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i've had to take prednisone a few times to bring down inflammation and never felt anything remotely similar to euphoria.

it actually made me feel kinda shitty.
 

polymath

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People are different... I saw an article that described the case of a woman that was given a single shot of corticosteroids and that was enough to get her manic and she had to be given high-dose antipsychotics to control it... I know that mania is not alwaýs pleasurable, but anyways...
 

ebola?

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I get irritability and insomnia, followed by hypersomnia and depression (I might also soon be out of luck, as my auto-immune reaction is continuing, and given the rebound adrenal suppression from corticosteroids, and my prior two treatment cycles, I might lack an option. :/).

ebola
 

negrogesic

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I've was taking some of the very potent c-steroid triamcinolone acetonide (inhaled) , and I noticed some rather pronounced and unpleasant dizziness, dysphoria, weakness etc. This was at higher doses (400 mcg), and while short lived, it was no fun. There was a clear anxiogenic effect, accompanied by a fine tremor. Perhaps GABA mediated, but rather opposite to the anesthetic neurosteroid alphaxalone........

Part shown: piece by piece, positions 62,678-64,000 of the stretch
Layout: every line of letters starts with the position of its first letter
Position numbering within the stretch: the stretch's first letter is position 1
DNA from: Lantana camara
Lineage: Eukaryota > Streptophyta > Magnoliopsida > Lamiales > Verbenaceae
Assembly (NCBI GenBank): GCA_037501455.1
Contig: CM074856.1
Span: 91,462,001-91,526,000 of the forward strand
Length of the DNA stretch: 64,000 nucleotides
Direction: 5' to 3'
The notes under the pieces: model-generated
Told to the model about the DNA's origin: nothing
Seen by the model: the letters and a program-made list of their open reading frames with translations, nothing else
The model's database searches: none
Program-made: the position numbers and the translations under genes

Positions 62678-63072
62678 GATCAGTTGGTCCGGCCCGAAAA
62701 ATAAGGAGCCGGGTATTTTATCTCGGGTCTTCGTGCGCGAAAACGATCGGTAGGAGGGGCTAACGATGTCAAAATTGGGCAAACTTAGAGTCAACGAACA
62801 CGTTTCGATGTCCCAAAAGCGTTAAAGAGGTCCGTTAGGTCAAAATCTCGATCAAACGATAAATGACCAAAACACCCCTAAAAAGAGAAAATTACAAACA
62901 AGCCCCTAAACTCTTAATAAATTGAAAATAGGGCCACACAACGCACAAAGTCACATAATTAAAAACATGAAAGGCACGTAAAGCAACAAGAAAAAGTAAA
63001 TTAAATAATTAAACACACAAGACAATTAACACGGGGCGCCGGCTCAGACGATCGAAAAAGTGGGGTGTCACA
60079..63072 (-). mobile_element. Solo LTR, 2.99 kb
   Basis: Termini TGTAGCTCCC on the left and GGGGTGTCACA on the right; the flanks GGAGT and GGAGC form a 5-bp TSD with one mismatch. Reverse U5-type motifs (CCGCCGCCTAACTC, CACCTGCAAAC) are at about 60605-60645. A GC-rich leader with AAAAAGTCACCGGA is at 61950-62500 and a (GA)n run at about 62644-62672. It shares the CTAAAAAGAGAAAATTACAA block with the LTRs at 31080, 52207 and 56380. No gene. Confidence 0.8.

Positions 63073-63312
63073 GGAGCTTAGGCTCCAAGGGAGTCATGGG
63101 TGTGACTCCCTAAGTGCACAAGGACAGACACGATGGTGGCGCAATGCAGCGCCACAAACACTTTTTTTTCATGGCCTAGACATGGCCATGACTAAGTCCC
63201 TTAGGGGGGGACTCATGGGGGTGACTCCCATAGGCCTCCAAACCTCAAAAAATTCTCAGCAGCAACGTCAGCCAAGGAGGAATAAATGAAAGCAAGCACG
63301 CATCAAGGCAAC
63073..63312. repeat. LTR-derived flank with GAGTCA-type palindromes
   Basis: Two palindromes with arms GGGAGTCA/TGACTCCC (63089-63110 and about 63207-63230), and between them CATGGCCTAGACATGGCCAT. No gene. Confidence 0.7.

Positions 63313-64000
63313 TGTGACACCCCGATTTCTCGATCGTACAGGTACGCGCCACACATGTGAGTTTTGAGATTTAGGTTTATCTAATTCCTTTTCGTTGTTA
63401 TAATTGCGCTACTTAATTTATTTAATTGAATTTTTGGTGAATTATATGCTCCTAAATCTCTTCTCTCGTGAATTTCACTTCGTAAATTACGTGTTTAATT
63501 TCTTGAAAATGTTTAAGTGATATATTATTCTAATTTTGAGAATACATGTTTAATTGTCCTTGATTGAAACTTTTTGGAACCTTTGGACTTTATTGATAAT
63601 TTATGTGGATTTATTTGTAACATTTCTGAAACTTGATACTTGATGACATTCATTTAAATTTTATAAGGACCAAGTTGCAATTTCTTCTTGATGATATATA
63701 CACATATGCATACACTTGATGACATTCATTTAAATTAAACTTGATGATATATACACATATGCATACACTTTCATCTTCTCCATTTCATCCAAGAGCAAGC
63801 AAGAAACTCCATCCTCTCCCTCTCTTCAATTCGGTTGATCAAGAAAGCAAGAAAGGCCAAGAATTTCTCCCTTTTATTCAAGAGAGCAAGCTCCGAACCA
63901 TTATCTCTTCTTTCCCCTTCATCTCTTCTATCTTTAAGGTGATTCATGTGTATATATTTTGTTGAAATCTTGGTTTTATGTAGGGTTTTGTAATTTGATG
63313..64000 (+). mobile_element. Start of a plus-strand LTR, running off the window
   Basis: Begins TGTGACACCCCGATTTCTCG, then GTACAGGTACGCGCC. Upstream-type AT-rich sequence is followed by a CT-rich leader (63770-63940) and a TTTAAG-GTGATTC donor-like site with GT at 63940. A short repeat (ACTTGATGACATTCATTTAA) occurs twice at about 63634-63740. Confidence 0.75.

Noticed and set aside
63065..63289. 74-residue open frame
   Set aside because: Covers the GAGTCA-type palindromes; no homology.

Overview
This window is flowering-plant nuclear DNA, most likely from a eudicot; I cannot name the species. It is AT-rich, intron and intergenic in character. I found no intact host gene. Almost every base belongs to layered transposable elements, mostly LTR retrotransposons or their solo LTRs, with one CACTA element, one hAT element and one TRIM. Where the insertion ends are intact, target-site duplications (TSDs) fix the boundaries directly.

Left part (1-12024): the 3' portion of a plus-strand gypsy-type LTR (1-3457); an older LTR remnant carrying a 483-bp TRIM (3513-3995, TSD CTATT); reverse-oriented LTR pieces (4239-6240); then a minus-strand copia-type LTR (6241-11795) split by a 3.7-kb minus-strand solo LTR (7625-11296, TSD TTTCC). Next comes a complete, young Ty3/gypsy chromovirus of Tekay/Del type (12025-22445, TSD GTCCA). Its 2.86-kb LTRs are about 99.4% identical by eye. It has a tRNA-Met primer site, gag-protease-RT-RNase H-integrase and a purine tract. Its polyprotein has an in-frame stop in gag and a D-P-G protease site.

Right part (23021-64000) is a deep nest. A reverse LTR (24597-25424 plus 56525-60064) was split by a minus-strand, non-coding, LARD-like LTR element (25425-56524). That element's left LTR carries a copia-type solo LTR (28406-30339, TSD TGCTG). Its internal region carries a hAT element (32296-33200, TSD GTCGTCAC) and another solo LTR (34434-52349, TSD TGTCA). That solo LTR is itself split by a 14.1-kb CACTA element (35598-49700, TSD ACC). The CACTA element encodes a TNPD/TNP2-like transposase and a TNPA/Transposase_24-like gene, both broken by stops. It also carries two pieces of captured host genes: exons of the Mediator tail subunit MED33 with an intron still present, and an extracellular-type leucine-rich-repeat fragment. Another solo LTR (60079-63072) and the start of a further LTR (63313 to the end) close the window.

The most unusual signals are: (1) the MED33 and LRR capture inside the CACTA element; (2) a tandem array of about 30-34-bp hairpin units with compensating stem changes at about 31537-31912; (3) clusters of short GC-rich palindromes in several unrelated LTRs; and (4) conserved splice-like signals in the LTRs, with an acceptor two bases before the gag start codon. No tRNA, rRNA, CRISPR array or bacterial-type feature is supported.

Supposedly the anabolic-androgenic steroid methandrostenolone has some unique mood alterating properties (positive), but I have never taken the compound........

AAS's like oxymeth and tren are known to have some unpleasant mood altering properties.

Pinpointing the precise mechanism behind such phenomena is would require intensive study.....even then.......
 

polymath

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It's unfortunate that the corticosteroid receptor doesn't have many subtypes, so one cannot make a steroid with only central euphoric effects without the Cushing-syndrome like peripheral side-effects...

I've never tried anabolic steroids myself. I suppose they all have a psychostimulant-like effect in addition to building mucle.